My next car is electrified, says Shell CEO

Ben Van Beurden thinks more people should be driving electric cars.

It's not every day that you hear a titan of industry say, "Next time, I'm buying Brand X." But as the automotive industry hurdles toward an electric future, the man who runs Royal Dutch Shell - aka Shell Oil - says the next car he buys will have electric power.

Chief Executive Officer Ben Van Beurden is switching from a diesel car to a plug-in hybrid Mercedes-Benz S500e in September, a Shell spokesman said.

Now, it's not like he's buying a Nissan Leaf. The S500e gets 24 mpg city, 30 highway - a 2.5-ton, 436-combined-horsepower Benz that can do 0-to-60 in 5.2 seconds. However, a Shell spokesman says Chief Financial Officer Jessica Uhl already drives a BMW i3.

Nor is it like Van Beurden is promising to quit drilling for oil, and he didn't mention what else is in his garage, but it's a sign of the dramatic shift ahead of us. Oil companies have made no secret that they think manmade global warming is real and that a move away from fossil fuel and toward clean energy is a given. Industry executives even advised President Trump not to leave the Paris climate accord, to no avail. As the inevitability of this shift - along with slumping oil prices - became evident, Shell two years ago bought BG Group, betting $53 billion that demand for natural gas will rise as the world shifts to cleaner-burning fuels. That deal made it the planet's second-largest energy company.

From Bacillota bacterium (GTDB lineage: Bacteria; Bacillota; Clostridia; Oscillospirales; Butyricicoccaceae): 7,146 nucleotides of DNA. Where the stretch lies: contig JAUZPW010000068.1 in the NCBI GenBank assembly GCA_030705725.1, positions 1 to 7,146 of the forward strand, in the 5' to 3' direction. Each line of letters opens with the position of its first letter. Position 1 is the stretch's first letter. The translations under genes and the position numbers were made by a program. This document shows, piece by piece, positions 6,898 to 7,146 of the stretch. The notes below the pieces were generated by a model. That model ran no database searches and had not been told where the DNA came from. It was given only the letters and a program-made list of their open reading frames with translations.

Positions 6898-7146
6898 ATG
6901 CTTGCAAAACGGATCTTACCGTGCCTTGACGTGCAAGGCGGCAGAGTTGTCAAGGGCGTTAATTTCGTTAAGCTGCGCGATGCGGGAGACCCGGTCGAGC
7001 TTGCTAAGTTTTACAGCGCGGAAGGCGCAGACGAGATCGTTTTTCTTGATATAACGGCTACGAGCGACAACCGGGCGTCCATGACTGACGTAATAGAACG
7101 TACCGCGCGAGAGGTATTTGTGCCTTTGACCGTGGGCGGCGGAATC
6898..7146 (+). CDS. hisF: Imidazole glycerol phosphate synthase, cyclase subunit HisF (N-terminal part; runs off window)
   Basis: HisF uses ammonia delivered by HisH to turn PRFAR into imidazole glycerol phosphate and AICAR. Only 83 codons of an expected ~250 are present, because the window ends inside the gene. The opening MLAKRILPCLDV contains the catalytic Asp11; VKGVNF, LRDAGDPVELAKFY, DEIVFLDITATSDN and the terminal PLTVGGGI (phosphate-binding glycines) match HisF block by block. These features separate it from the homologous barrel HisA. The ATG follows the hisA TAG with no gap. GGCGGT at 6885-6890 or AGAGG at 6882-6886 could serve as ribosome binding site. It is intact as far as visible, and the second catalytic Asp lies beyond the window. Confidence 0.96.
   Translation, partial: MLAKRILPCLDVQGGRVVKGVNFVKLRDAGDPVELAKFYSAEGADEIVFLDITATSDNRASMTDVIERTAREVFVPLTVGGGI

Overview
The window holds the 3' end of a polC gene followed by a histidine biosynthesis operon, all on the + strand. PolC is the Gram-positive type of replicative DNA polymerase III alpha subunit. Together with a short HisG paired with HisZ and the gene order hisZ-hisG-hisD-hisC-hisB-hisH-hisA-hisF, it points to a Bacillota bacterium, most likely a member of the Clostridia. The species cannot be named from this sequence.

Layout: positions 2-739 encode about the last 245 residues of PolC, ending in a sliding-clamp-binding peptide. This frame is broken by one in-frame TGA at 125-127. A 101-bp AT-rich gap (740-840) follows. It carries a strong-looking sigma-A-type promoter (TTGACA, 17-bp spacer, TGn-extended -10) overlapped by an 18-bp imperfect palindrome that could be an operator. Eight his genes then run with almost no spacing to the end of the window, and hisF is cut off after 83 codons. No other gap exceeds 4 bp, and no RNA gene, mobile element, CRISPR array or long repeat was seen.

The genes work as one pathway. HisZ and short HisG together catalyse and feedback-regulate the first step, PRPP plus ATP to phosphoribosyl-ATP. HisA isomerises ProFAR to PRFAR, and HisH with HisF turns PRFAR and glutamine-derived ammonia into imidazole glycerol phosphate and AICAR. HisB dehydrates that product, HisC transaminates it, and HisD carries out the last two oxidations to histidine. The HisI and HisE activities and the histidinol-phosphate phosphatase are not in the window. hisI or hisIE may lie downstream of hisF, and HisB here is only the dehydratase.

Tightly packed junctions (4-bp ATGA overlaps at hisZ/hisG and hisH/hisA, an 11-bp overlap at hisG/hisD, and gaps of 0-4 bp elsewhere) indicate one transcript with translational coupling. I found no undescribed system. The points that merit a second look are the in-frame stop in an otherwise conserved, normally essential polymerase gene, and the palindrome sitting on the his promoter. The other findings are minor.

"The whole move to electrify the economy, electrify mobility in places like northwest Europe, in the U.S., even in China, is a good thing," Van Beurden said on Bloomberg TV Tuesday. "We need to be at a much higher degree of electric vehicle penetration — or hydrogen vehicles or gas vehicles — if we want to stay within the 2-degrees Celsius outcome."

Economists used to think we'd reach peak supply - the world would deplete its oil resources. Now they think we'll hit peak demand - the point at which oil consumption starts a steep downhill slide and companies like Shell don't bother to drill for the remaining reserves. Van Beurden offered a guess when that would happen.

"If policies and innovation really work well, I can see liquids peaking in demand in the early 2030s and maybe oil will peak a little bit earlier if there's a lot of biofuels coming into the mix as well," Van Beurden said.

Bloomberg New Energy Finance predicts that a third of the world's cars will be plug-in by 2040 (coincidentally, the date when it looks like new internal-combustion cars will be banned in parts of Europe). That many EVs will cut global oil consumption by about eight million barrels a day, Bloomberg says - or around the total daily oil output of the United States.

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